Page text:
Women around the world are watching to see if the U.S. elects its first female president in 2016. Kathleen Parker, a Pulitzer Prize-winning columnist, will talk about the global significance of this election during her Thursday, Nov. 12, presentation as the fall 2015 Mary Louise Smith Chair in Women and Politics.
Parker’s presentation, “The Global Tide of Women Rising,” will explore how the well-being of a nation is related to the well-being of women. Her presentation starts at 7:30 p.m. on Nov. 12 in Benton Auditorium of the Scheman Building, Iowa State Center. The event is sponsored by the Carrie Chapman Catt Center for Women and Politics and the Committee on Lectures, which is funded by Student Government. It is free and open to the public.
For her presentation, Parker plans to use Hillary Clinton and Carly Fiorina, who are seeking the 2016 Democratic and Republican nominations for president, “as a way to talk more broadly about the rise of women globally. There is a direct corollary between the well-being of women and the well-being of a nation. Countries where women thrive are usually thriving countries. Where women are oppressed, nations fail,” Parker said.
In 2007, Parker traveled with then-First Lady Laura Bush to the Middle East. They met with Kuwaiti women who, having just been given the vote, had run for office. “None won, but I was in awe of their courage,” Parker said. “Witnessing suffrage on the ground floor was life-changing for me.”
In Saudi Arabia, Parker and Bush had dinner with then-King Abdullah's wife. “Every woman in attendance wanted to talk about one thing: Hillary Clinton,” Parker said. “Would she win? They were very excited about the prospect that a woman might be president of the United States. Having a woman (not just any woman, obviously) lead the free world would have a global effect that we can't even fathom. It really would shift the tides and realign the stars,” she said.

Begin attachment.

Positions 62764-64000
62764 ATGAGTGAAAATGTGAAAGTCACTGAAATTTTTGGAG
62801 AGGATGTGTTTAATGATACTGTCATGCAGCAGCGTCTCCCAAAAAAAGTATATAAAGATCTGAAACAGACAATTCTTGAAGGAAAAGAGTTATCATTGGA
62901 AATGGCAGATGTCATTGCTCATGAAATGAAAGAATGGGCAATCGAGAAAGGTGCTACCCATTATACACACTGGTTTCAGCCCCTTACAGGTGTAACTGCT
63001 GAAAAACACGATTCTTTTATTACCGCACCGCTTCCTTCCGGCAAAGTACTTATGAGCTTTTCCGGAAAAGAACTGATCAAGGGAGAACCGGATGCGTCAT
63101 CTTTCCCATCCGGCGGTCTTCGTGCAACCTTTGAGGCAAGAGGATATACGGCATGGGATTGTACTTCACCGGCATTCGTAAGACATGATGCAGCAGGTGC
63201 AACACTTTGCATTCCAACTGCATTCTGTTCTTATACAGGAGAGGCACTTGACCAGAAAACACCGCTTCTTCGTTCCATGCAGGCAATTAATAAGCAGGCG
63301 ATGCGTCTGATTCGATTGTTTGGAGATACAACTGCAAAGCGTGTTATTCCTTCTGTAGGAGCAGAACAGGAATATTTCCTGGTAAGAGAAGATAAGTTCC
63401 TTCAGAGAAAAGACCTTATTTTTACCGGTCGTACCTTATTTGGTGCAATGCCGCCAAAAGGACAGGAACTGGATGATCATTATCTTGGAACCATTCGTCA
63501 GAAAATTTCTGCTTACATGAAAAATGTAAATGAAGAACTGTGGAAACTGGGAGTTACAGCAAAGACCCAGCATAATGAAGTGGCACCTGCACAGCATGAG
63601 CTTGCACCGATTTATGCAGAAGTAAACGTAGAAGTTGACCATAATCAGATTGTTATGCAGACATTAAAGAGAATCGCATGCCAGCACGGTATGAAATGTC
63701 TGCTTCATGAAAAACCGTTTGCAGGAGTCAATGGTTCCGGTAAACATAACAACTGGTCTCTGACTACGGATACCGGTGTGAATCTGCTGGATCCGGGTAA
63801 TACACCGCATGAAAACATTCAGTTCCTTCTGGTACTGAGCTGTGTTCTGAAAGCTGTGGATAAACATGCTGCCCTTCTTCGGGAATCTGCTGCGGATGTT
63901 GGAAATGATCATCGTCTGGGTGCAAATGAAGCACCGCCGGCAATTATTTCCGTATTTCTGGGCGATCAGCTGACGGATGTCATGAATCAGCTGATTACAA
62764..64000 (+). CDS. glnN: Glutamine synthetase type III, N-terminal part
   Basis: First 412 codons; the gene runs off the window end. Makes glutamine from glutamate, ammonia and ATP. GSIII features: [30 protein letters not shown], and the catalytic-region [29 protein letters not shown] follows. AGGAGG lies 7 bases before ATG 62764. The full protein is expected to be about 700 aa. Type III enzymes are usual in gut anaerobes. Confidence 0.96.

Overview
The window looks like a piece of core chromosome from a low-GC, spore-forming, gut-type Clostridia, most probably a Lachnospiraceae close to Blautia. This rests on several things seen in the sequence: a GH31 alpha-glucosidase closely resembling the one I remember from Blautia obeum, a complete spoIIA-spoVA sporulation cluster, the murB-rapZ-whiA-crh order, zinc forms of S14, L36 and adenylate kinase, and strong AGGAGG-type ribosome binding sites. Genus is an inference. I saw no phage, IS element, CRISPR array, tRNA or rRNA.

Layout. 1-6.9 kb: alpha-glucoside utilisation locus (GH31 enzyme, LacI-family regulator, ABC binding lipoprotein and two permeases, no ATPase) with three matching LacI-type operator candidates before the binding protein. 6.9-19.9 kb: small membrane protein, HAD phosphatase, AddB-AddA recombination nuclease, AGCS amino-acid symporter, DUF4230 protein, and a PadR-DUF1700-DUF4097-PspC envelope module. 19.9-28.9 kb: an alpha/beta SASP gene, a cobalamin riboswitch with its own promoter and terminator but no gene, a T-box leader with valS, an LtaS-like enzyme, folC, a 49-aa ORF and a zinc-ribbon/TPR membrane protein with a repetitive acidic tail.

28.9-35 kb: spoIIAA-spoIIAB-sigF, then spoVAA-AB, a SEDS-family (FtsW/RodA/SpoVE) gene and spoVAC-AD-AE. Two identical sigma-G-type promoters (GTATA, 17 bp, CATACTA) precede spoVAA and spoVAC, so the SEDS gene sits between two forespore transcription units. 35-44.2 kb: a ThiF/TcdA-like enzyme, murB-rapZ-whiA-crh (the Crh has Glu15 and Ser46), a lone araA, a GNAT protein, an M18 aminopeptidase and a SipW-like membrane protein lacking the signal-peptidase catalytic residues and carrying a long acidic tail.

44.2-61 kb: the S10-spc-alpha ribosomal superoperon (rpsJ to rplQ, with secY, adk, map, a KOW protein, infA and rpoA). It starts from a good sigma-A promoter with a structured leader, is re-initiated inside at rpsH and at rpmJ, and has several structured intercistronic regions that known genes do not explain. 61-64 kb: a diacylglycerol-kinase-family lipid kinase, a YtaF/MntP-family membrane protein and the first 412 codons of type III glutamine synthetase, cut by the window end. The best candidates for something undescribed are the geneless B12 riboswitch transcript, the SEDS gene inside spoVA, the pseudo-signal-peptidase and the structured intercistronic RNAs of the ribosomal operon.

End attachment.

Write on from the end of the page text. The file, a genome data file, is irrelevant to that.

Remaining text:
Parker writes a nationally syndicated column on politics and culture, which appears in more than 500 newspapers with a readership of approximately 80 million people. She is also a political analyst for MSNBC and a regular guest on NBC’s “Meet the Press.” Describing herself as "slightly to the right of center" politically, Parker addresses politics, culture and contemporary issues in her writing and speaking engagements.
With a selection of political opinion columns, Parker won the 2010 Pulitzer Prize for Commentary for "her perceptive, often witty columns on an array of political and moral issues, gracefully sharing the experiences and values that lead her to unpredictable conclusions." She is also the 1993 winner of the H.L. Mencken writing award presented by the Baltimore Sun. The Week magazine named her one of the nation's "top five columnists" in 2004 and 2005.
Parker is the 28th woman to visit Iowa State University through the sponsorship of the Mary Louise Smith Chair in Women and Politics. The chair was established in 1995 to honor the Iowa native and longtime political and civic leader. Smith – the first and only woman to chair the Republican National Committee – was a mentor, friend and role model to many in the world of politics and civic, government and community affairs.
The purpose of the chair is to bring nationally known political leaders, scholars and activists to Iowa State to enrich the experiences of students and educate citizens about the role of women in the political process.